This question’s come up a couple of times lately, most recently when I was meeting with a group of Maryland political candidates last week — should political campaigns focus their online advertising on Google or Facebook? The answer, of course, is yes.
But first, what’s the difference between the two? Both are pay-per-click, meaning that advertisers only shell out cash when someone actually clicks on a link in an ad, making the secondary branding benefits from having the ad sitting there on the page functionally free. Both are also targetable, allowing a campaign to try to reach particular audiences with the right messages, but there’s where the differences start to come in.
Google Ads are effectively behaviorally targeted, in that they’re served-up based on what someone’s actually doing online. For instance, Google search ads will show up on search results pages if the advertiser has bid on the particular keywords the person has entered. Likewise, Google content ads appear on websites (like Epolitics.com) tied to the actual words on the page — a page about politics, for instance, should feature political ads. So, a reader will only see ads on a given topic if they’ve chosen to read a page that’s related to that topic.
Facebook Ads, by contrast, target members of the site based on the preferences they’ve listed in their profiles, plus their overall demographics. So instead of, say, targeting people searching for “politics” or viewing a page about politics, Facebook will serve ads to people who’ve listed “politics” as an interest. The level of targeting available can get intense fast: hey, let’s target ads at women in Los Angeles between 35 and 45 who indicate that they’re fans of both punk rock and dinosaurs (perfect for an ad touting a Sex Pistols reunion tour…and I’m going to musician’s hell for that line).
Another difference? Google Ads are very easy to track, and they integrate directly with Google’s website analytics package (and can be integrated with the tracking features of many common CRM/fundraising/advocacy systems), which makes it particularly easy to calculate the Return On Investment from an ad run. Facebook’s analytics are standalone and more tied to user demographics, making it harder to calculate ROI. But this approach has other benefits, since advertisers can see clearly which messages are resonating with which demographics, in effect making the site a giant focus group (a feature with which my NMS colleague Soren Dayton has recently fallen in love.)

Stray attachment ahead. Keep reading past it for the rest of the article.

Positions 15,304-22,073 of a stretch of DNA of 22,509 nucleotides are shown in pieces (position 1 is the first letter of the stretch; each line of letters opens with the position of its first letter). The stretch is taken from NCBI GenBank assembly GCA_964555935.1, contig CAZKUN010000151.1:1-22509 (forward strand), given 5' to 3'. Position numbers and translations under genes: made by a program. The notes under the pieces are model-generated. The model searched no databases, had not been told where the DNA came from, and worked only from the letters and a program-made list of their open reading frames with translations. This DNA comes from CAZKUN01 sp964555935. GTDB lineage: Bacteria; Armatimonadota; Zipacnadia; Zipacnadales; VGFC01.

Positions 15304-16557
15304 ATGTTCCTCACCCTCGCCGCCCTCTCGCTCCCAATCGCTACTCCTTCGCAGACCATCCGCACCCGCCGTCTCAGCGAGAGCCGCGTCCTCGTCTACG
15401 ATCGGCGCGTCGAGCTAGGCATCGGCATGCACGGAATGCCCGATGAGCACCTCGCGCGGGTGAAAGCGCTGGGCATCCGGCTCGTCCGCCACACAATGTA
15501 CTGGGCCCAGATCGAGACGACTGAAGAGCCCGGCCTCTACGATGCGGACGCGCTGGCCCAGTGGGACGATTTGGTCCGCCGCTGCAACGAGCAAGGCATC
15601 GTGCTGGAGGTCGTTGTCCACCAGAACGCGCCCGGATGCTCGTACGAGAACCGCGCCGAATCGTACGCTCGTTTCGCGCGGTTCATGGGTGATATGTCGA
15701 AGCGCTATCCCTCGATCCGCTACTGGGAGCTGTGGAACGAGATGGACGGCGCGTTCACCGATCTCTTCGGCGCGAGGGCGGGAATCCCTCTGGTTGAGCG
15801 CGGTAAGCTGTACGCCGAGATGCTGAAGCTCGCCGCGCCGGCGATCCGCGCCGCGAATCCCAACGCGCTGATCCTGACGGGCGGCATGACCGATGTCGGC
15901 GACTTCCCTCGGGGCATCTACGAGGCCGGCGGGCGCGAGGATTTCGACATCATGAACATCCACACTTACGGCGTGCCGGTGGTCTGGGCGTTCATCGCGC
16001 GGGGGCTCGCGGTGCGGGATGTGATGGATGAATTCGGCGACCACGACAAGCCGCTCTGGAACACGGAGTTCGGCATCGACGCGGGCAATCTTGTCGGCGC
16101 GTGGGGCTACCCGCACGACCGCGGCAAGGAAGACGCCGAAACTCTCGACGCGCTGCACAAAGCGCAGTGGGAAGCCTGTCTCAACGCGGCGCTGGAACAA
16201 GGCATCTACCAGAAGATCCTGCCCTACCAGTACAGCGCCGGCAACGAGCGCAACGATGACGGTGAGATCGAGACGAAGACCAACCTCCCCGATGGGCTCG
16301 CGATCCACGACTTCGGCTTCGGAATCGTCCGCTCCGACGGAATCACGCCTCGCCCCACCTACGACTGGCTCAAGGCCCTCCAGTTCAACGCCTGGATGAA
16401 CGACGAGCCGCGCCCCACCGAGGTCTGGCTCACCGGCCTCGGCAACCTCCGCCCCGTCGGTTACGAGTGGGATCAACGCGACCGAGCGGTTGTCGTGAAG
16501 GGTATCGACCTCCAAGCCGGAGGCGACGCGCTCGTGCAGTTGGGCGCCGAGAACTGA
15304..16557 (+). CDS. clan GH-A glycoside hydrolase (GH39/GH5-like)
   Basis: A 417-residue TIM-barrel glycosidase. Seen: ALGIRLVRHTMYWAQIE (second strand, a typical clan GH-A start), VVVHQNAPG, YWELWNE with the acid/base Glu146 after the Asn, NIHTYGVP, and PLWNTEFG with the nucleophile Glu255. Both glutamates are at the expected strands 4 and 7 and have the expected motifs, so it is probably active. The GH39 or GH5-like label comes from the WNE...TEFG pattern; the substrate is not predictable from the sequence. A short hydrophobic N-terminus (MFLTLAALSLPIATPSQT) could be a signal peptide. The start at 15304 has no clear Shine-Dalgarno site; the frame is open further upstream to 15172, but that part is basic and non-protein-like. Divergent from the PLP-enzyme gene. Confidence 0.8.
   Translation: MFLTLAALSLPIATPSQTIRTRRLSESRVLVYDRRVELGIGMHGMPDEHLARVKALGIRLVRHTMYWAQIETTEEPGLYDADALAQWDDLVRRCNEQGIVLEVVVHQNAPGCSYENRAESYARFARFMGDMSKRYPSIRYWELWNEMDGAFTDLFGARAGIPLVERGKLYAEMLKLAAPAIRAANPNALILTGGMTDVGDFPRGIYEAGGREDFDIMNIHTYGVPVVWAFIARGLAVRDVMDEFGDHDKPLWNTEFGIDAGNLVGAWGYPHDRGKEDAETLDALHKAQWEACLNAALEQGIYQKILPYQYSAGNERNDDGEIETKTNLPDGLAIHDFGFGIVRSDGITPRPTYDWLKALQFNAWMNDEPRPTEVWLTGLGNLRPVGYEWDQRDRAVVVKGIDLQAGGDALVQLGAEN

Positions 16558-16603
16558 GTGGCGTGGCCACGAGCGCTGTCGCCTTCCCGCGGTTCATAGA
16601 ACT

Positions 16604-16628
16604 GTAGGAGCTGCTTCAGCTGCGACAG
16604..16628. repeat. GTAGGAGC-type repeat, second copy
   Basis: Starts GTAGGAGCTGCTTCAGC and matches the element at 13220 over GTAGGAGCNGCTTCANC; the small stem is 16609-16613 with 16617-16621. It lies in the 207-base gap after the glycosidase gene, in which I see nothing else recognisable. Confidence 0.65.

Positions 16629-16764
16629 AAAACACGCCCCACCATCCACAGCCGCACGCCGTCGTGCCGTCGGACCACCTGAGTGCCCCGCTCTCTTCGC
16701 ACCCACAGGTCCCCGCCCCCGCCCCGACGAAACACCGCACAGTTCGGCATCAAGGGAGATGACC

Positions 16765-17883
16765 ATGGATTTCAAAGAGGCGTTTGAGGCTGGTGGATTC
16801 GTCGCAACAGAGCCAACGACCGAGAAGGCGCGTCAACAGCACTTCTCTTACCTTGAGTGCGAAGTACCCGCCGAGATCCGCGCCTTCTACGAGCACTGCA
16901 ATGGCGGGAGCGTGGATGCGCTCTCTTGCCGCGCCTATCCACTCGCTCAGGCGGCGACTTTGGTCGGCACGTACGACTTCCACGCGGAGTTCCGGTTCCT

So back to our original question, which should a campaign concentrate on? I’d recommend both — Google Ads have a powerful ROI, something that’s been proven again and again by campaigns trying to build up a fundraising list, but ads on Facebook can really help build a visible following, letting a campaign demonstrate a volume of support in a public space (while also opening up supporters’ friends for influence). Plus, the two services generate complementary data, since Google Ads can give a campaign an idea of which messages are resonating broadly on a given topic, while Facebook can help show how the same effects are playing out in different slices of the body politic. Plus they’re both likely to be a lot cheaper, and in some ways more revealing, than polling. And finally, of course, both really do help build that donor/volunteer list…which is why politicos ultimately care about them.